…because some thoughts are worth remembering
The acronym TBU stands for “true but useless”. I first came across the term in reading a Fast Company article. It’s a concept well-worth remembering, that many analyses of the data don’t do any good to address the problem at hand. TBUs don’t necessary guide you to change behavior or determine what course would be better.
My corollary to that acronym is TBD, “true but distracting”. When I edit academic papers, I find trying to figure out the true essence of the article: what is the thesis the paper is proposing?
Just as novelists like Kazuo Ishiguro observes that they keeping writing the same book over and over again (because they are exploring a particular concept, and the process of writing the book uncovered more variations on the theme), researchers, in some sense, tend to write the same paper over and over again. First optimizing it for a particular journal, and then to frame the same research in a different perspective for another journal. However, once an analysis is made for one particular purpose, the statements tend to remain in the subsequent versions of the paper, even when they are TBU to support the new framework. Moreover they are TBD, because they detract from the new framework.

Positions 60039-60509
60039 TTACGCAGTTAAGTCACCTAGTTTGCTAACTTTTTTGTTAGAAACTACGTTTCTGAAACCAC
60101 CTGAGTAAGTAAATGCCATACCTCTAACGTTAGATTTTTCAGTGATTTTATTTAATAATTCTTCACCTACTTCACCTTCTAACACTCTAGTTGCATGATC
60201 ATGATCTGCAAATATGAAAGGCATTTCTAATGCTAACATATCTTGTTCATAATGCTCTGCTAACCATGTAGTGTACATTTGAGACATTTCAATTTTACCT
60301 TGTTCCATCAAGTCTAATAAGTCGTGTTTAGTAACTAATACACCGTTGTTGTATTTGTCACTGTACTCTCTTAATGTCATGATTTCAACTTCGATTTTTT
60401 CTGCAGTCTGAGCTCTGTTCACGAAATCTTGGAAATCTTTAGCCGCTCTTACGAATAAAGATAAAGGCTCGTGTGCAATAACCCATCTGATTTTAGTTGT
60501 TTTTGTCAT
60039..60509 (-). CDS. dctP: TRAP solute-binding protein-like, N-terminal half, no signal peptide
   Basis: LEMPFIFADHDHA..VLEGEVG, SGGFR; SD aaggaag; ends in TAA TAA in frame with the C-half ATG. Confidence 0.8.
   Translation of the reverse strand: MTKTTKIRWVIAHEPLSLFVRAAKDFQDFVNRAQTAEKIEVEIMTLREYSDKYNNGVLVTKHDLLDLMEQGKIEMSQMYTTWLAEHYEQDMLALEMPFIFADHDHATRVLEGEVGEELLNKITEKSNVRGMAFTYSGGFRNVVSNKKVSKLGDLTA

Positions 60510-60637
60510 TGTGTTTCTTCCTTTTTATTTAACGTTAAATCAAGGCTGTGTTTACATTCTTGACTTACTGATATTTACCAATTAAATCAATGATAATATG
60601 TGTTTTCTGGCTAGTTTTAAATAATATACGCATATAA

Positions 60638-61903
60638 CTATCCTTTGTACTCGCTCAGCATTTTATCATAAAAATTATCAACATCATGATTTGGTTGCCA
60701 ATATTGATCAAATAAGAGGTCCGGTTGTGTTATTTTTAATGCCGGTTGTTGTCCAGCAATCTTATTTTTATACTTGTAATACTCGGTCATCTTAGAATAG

Photo: Pont Saint-Bénézet, also known as Pont d’Avignon, it wasn’t originally a “bridge to nowhere”. Because of the song, Sur le pony d’Avignon, tourists are often seen dancing and singing at the end of the bridge.